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New Books in 2023

Books and research formed a large part of my work in 2023 and will continue to play a large part next year. There is a lot to be said about reading a good book, and there are plenty of them out there. When you stumble upon one, you tend to find a few more and I do like to keep up with people on LinkedIn, Twitter and Mastodon just to see what they are reading now and get inspiration.

So, I’ve included a few books I’ve read this year, along with some notes as to what I got from them and why I chose them.

The most recent book I read was “Turn the Ship Around!” – a fascinating story of inverting leadership principles in the US Navy. A book with ideas that I will undoubtedly return to. If you want to make your business more equitable and effective, then you can’t afford to miss this one.

Secondly, and although I knew about it for a while, I finally got around to reading “Drive” by Daniel Pink. It is a thought-provoking book that hinges on self-determination theory and individual motivation. This book inspired me so much that I put together a discussion about it and the theories it’s based on. Positive psychology, effective leadership strategies, and management techniques will, I believe, become a core part of my future research.

The Psychology of Computer Programming is over 50 years old but still has many relevant individual and team motivation ideas. It shows its age in places, but the updated Kindle edition has put much of that right. It is a good book for understanding what makes software engineering a fascinating human subject.

Of course, you can’t talk about team dynamics and software delivery without mentioning Flow. I started but have not yet completed this classic on positive psychology. While it is a profoundly educational book, it’s written with a light touch, making it very readable.

Similarly AgendaShift and Building Microservices. Two books that I enjoyed starting but not completing. In some ways, these books represent my growth and change throughout the year. In January, I was very concerned with increasing my technical expertise while simultaneously being interested in sustainable organisational change. As the year progressed, I realised my core interest was much closer to human motivation and leadership.

Fluent Python: Clear Concise and Effective Programming

Fluent Python: Clear Concise and Effective Programming, Luciano Ramalho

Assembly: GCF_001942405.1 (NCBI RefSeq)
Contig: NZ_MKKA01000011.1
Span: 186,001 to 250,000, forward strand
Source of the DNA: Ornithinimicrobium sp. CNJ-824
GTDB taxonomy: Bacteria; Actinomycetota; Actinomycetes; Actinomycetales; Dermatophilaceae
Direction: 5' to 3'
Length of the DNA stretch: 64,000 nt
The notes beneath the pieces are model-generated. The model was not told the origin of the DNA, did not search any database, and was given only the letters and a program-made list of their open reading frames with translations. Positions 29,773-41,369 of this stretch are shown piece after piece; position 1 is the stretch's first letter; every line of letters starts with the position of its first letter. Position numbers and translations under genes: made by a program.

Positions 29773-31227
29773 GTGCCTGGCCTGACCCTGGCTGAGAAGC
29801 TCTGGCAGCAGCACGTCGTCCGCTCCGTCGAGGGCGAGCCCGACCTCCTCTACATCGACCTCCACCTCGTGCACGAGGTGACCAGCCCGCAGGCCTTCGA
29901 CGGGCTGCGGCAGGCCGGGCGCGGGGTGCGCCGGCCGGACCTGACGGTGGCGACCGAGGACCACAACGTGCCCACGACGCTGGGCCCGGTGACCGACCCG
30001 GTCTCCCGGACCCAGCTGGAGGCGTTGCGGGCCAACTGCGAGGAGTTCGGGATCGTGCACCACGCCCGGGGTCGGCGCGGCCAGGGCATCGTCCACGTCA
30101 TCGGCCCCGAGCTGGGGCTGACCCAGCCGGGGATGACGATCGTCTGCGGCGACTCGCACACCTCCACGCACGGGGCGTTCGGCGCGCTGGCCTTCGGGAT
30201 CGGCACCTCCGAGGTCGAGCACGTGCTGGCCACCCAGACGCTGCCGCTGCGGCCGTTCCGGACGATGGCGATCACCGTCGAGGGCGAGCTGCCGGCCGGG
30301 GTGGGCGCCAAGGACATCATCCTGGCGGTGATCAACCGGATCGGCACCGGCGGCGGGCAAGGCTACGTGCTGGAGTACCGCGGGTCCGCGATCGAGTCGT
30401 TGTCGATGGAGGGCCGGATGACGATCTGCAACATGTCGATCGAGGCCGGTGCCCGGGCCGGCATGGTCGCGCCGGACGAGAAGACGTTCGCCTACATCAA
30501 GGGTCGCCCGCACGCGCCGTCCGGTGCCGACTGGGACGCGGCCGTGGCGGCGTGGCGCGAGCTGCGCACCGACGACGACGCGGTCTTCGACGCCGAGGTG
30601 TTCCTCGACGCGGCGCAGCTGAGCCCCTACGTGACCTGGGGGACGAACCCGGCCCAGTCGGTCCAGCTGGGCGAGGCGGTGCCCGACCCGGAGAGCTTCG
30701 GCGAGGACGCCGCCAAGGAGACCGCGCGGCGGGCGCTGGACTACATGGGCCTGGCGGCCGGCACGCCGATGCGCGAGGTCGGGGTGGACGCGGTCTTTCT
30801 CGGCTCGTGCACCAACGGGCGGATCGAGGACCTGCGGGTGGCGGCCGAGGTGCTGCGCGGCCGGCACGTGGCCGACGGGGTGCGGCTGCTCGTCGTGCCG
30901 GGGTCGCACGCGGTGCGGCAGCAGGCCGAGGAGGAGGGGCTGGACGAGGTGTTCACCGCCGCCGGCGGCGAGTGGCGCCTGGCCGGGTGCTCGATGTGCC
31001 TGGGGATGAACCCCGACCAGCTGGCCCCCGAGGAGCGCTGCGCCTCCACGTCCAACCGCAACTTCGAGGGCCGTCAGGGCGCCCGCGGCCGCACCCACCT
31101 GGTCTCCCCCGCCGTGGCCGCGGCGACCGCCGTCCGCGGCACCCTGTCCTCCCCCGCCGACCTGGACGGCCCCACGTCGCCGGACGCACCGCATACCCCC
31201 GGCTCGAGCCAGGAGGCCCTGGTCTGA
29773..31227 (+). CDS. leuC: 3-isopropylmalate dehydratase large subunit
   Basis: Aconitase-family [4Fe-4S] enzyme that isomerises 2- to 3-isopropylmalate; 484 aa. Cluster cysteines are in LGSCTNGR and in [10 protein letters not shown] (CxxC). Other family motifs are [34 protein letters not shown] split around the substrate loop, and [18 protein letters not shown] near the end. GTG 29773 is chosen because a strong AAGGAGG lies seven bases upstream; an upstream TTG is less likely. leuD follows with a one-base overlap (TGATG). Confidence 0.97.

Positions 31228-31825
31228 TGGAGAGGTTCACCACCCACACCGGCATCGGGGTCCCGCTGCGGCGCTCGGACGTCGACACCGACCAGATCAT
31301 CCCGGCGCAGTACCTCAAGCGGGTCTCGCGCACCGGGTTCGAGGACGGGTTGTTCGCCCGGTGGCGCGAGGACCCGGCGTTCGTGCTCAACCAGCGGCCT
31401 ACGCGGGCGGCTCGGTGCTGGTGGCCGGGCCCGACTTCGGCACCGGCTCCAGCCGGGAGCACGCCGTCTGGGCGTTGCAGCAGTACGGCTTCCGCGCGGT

Structured Design: Fundamentals of a Discipline of Computer Program and Systems Design

Structured Design: Fundamentals of a Discipline of Computer Program and Systems Design, Edward Yourdon & Larry Constantine

Thinking Fast and Slow, Daniel Kahneman

The Mathematical Experience, Philip J. Davis & Reuben Hersh

I changed clients during the year and needed to improve my Python quickly. While I wouldn’t recommend “Fluent Python” for the beginner or even advanced Pythonista, its structure and explanations are brilliant. A book to dip into and to have on the bookshelf.

Similarly, Stuctured Design. This is a recommendation from a talk by Kent Beck—another classic text that gives a framework to code design and architecture theories.

The final two books are also “nice to haves” in terms of what they represent and the background they provide. However, both give excellent insights into how humans have learned to adapt and think over time. Thinking Fast and Slow is a seminal work about learning how your brain works. Similarly, when it comes to understanding the brain of the mathematician – The Mathematical Experience gives excellent context and background. Both will be returning to the top of my to-do pile very soon.

What’s next?

I hope you enjoyed this short tour of some of the books I’ve read in 2023. These books have informed my direction as much as my knowledge as I seek to find the core subject and heart of my motivation for writing and sharing my thoughts. I hope that with further research and more focus in 2024, I’ll be able to discover insights into how software product delivery works best for teams and organisations.